Credit Lock vs. Credit Freeze: How These Security Options Stack Up

In a mea culpa for his company’s huge data breach, the Equifax interim CEO has promised a new service, launching next January, that allows consumers to lock and unlock their Equifax credit report for free, for life. While the details of the offering remain unclear--Equifax has not responded to multiple inquiries from ValuePenguin--it’s touted as an alternative to a credit report security freeze.

The feature, though, is not new. All three bureaus already offer one. Like a freeze, a lock prevents new lenders from opening a loan or credit card in your name by restricting access to your credit report. Both a lock and freeze must be enacted for each bureau separately.

But there are key differences consumers should be aware of, including cost, legal issues and convenience. Should you get a lock over a freeze? Here are four considerations:

Convenience: Advantage Lock

A credit lock is supposedly superior to a credit freeze in that it’s easier to undo the lock, and then lock it again. Experian says you can unlock “instantly,” while TransUnion says you can enact a lock or unlock “with a single swipe or click.” Consumers simply have to sign into their online account to lock or unlock. In some cases, you can do it by mobile app and your report immediately becomes available.

To unfreeze a credit score, the process is more laborious and less rapid. You must provide the personal identification number (PIN) assigned to you after you initially froze your credit report. You also will be asked to provide certain identifying information to complete the process. While Experian recommends that you unfreeze three days in advance, a TransUnion spokesman says an unfreeze by phone or online is implemented within 15 minutes.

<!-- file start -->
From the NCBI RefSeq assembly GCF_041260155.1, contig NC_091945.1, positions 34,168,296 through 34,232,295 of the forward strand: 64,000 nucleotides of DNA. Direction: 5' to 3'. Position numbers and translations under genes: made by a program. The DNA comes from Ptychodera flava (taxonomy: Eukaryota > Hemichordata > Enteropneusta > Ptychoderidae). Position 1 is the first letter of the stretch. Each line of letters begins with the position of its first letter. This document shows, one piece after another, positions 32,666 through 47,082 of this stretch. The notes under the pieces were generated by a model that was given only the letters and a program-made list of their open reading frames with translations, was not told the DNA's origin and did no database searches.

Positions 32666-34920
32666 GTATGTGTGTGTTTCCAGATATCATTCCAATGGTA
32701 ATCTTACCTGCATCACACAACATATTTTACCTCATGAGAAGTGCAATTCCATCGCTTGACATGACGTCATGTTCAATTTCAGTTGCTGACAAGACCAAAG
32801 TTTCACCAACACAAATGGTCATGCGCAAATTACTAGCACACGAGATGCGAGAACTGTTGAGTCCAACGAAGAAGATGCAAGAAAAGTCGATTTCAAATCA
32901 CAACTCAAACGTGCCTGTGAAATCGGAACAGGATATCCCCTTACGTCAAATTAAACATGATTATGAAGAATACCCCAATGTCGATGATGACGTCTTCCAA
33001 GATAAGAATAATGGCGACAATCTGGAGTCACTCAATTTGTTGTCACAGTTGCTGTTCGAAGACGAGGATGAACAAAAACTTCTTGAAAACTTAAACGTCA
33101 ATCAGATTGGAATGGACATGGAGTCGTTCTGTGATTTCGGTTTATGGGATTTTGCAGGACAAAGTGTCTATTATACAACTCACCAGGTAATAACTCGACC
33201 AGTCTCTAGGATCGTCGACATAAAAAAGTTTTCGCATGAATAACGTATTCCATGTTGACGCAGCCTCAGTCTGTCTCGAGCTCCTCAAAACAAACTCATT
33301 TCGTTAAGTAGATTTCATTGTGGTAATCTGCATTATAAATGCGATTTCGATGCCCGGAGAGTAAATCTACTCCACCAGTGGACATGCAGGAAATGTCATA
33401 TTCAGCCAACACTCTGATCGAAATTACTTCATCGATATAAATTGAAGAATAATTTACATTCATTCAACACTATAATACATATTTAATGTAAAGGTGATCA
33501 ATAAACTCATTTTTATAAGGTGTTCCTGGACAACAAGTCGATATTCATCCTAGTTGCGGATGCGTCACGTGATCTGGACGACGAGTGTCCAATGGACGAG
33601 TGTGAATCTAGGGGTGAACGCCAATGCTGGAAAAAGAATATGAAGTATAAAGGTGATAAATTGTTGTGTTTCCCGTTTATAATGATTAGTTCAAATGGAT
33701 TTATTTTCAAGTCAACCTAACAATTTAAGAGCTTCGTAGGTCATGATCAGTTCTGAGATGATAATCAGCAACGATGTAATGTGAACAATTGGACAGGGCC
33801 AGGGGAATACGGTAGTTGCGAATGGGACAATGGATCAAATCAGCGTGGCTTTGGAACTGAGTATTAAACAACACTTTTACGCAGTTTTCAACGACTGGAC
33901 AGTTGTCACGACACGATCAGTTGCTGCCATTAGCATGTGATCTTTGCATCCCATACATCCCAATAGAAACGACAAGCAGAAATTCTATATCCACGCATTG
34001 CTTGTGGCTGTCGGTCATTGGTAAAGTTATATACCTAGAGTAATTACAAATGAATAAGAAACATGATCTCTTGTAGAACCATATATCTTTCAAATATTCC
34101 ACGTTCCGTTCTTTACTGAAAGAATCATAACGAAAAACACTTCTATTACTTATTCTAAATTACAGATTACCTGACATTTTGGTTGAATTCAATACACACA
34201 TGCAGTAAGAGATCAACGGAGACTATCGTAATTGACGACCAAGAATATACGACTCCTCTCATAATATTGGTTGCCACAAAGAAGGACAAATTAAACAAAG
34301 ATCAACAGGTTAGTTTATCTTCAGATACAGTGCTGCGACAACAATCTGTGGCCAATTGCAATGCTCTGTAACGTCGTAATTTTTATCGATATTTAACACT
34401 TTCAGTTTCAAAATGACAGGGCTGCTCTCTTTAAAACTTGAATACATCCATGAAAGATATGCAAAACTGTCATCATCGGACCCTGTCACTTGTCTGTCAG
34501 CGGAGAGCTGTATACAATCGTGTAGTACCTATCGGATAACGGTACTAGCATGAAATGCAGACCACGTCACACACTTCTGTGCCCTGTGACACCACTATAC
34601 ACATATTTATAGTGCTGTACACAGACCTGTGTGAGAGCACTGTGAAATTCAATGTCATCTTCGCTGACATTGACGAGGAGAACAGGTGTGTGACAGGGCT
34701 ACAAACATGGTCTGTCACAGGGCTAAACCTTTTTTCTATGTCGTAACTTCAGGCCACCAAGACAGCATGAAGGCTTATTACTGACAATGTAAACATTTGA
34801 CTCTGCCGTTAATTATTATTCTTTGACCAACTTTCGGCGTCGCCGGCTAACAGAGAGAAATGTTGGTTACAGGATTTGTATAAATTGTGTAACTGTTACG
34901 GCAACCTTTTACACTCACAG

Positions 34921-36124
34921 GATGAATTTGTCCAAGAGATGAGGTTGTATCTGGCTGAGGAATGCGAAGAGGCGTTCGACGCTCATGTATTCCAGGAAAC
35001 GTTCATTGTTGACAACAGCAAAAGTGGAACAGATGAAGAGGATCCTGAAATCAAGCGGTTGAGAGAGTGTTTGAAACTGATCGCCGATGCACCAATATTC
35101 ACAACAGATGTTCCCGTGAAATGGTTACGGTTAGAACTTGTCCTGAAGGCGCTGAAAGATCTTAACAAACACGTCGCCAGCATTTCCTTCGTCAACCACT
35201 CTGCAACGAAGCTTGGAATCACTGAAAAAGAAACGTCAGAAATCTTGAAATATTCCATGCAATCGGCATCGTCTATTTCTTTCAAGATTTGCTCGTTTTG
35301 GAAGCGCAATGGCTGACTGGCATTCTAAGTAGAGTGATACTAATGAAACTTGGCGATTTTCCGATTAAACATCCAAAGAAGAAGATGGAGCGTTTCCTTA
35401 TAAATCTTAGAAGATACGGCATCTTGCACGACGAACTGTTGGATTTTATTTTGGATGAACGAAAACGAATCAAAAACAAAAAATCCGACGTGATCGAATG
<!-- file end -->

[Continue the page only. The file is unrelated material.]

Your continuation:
The experience of credit expert John Ulzheimer suggests that unfreezing can be fast and easy, or nearly so, as unlocking credit. Ulzheimer said he recently unfroze his credit report to apply for a bank card and it took only moments. He applied in person at a branch, found out which credit report the bank would pull, and took the few minutes to unfreeze that report via his smartphone. His verdict? “Not a hassle at all.”

Upshot: Credit locks promise instantaneous locking and unlocking, which may appeal to credit card churners or consumers who often sign up for new store cards at the register. Otherwise, most people should be able to plan in advance for any credit applications.

Fees: Advantage Freeze

Currently, only TransUnion offers a free credit lock through its TrueIdentity service, which only locks its reports. Experian provides a lock function with its IdentityWorks Premium service, which it sells for $19.99 a month, or $239.88 a year. Equifax recently discontinued its monthly paid ID protection services that included a credit lock. The only way to access an Equifax lock (before the free one is unveiled next year) is through TransUnion’s more robust credit-monitoring service that charges $19.95 a month, or $239.40 a year.

That means you need to spend $479.28 a year for the ability to lock and unlock at all three credit bureaus.

That’s a lot of dough. But these services also come with extras such as three-bureau credit monitoring, Social Security number monitoring, ID theft insurance and alerts that you may want and that credit freezes lack.